Now I see that while God wants our obedience and does, indeed, bless it, He doesn’t want us to trust our obedience. He wants us to trust Him. Christ is the rock, not our obedience. True wisdom means trusting Him—even to provide our basic needs. As He said a bit earlier in the Sermon on the Mount: “Look at the birds of the air: they neither sow nor reap nor gather into barns, and yet your heavenly Father feeds them. Are you not of more value than they?” (Matt. 6:26)
This past week marked 15 years since my wife and I bought our house—14 years longer than we planned to stay, 14 years longer than we could afford to stay.
We’re now planning to sell our house and move closer to the center of our city, near the Christian schools our boys attend. I’ve been working each weekend, painting rooms and fixing small problems, giving me time to ponder how God has used this house to reveal His providence and to grow us in our reliance on Him.
We bought this house nine months after getting married. It was 2005, the housing market was booming, and people said if we’d been married more than 10 minutes without buying a house, we were throwing our rent money down the drain. (Note to newlyweds: This is bad advice. Don’t listen to it.)
We did something common at that time—we borrowed 100% of the value of our new house, using an interest-only mortgage and home-equity loan—both with adjustable rates. Even at the low teaser rates, we could not afford the monthly payments. But we were also advised by people we trusted that stretching to buy a bit more house than we could afford was a good idea “because housing prices have been going up for 25 years.” I had set aside a few thousand dollars, which I planned to draw from to help make our payments for a year before we sold the house for an even higher price.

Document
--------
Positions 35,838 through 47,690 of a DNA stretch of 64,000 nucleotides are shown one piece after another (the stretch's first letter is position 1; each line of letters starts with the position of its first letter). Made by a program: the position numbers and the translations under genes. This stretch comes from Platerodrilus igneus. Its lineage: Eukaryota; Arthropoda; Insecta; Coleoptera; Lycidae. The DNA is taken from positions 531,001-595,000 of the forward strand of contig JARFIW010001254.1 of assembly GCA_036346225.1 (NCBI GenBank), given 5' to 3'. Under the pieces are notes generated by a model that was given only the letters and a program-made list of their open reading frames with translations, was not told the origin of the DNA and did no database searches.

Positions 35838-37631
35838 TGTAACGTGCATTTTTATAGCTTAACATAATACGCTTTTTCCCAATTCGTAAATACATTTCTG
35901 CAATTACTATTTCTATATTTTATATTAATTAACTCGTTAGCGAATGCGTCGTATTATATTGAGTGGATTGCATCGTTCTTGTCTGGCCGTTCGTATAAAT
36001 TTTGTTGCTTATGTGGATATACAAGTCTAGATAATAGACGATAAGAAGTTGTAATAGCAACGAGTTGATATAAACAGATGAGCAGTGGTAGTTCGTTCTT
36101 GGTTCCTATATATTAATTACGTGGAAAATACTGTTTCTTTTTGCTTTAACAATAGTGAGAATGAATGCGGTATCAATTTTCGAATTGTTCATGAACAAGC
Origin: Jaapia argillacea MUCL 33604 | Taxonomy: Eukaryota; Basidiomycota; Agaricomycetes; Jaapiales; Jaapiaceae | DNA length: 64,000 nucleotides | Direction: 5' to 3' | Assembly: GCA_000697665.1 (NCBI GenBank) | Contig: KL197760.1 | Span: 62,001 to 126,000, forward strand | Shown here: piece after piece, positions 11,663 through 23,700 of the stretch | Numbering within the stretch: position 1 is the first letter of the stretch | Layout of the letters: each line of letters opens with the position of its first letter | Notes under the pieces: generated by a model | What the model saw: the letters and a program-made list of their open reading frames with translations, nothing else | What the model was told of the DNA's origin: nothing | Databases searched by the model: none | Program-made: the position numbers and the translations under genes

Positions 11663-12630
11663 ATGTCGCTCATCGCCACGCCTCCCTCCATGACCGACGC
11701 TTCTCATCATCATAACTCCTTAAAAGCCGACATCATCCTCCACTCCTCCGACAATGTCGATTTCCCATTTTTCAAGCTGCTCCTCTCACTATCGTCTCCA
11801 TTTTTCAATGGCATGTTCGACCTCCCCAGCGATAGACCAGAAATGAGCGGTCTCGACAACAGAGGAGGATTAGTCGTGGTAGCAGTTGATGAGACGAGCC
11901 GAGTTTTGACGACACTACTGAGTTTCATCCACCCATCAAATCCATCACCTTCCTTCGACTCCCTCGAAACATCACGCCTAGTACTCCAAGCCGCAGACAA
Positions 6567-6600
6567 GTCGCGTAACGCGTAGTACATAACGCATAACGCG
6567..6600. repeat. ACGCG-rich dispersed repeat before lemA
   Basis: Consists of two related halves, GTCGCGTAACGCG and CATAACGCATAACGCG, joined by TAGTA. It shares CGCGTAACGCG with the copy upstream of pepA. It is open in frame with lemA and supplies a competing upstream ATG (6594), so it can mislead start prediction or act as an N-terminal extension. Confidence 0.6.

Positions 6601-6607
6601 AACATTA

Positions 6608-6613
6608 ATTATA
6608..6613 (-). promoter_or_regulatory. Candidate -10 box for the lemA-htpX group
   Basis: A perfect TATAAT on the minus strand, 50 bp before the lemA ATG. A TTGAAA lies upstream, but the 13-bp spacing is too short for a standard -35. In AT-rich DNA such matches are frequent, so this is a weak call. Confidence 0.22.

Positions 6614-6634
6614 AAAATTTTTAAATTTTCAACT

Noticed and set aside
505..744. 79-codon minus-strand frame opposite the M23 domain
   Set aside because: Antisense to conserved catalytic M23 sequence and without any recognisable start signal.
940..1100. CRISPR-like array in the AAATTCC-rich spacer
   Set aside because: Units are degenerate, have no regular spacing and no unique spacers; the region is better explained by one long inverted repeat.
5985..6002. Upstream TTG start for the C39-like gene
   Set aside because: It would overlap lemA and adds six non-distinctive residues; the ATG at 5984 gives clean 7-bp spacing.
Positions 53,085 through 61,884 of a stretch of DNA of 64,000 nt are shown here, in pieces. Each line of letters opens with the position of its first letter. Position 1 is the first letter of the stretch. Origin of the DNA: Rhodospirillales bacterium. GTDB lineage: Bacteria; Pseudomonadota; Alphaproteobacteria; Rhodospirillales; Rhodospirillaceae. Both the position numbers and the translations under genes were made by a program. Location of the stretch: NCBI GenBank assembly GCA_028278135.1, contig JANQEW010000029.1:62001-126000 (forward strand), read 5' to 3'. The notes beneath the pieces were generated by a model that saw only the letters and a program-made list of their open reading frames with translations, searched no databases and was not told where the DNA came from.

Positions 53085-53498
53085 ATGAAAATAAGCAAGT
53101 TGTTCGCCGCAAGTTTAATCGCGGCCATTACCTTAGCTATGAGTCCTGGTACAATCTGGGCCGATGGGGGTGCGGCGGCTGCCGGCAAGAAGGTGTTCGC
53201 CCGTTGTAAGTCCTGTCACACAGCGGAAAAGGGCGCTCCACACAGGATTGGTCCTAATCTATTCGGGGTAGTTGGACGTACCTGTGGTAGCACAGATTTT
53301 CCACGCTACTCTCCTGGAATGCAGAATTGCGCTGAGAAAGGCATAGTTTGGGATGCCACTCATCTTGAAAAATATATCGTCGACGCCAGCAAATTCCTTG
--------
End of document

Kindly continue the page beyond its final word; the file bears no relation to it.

Trouble was, the housing market stopped rising. One month before we put it on the market in 2006, prices started to fall. We had it listed, on and off, for nearly two years. We had lots of showings, but since we had little ability to lower the price, we got no viable offers.
I was terrified of foreclosure. Foreclosure meant failure. And failure wasn’t part of my identity—or my view of God. As the oldest son from a Christian family who always got straight A’s, I had unconsciously developed the idea that if I did everything right, followed all the rules, sought out advice, and prayed a lot before making a decision, then surely God would make my way successful. Or, if things went wrong, God would surely get me out of the situation.
But God’s grace, I had to learn, doesn’t usually work that way. He can rescue us from bad situations, of course. But more often, God gives grace to carry us through a hardship. This is how God’s providence usually appears in our lives.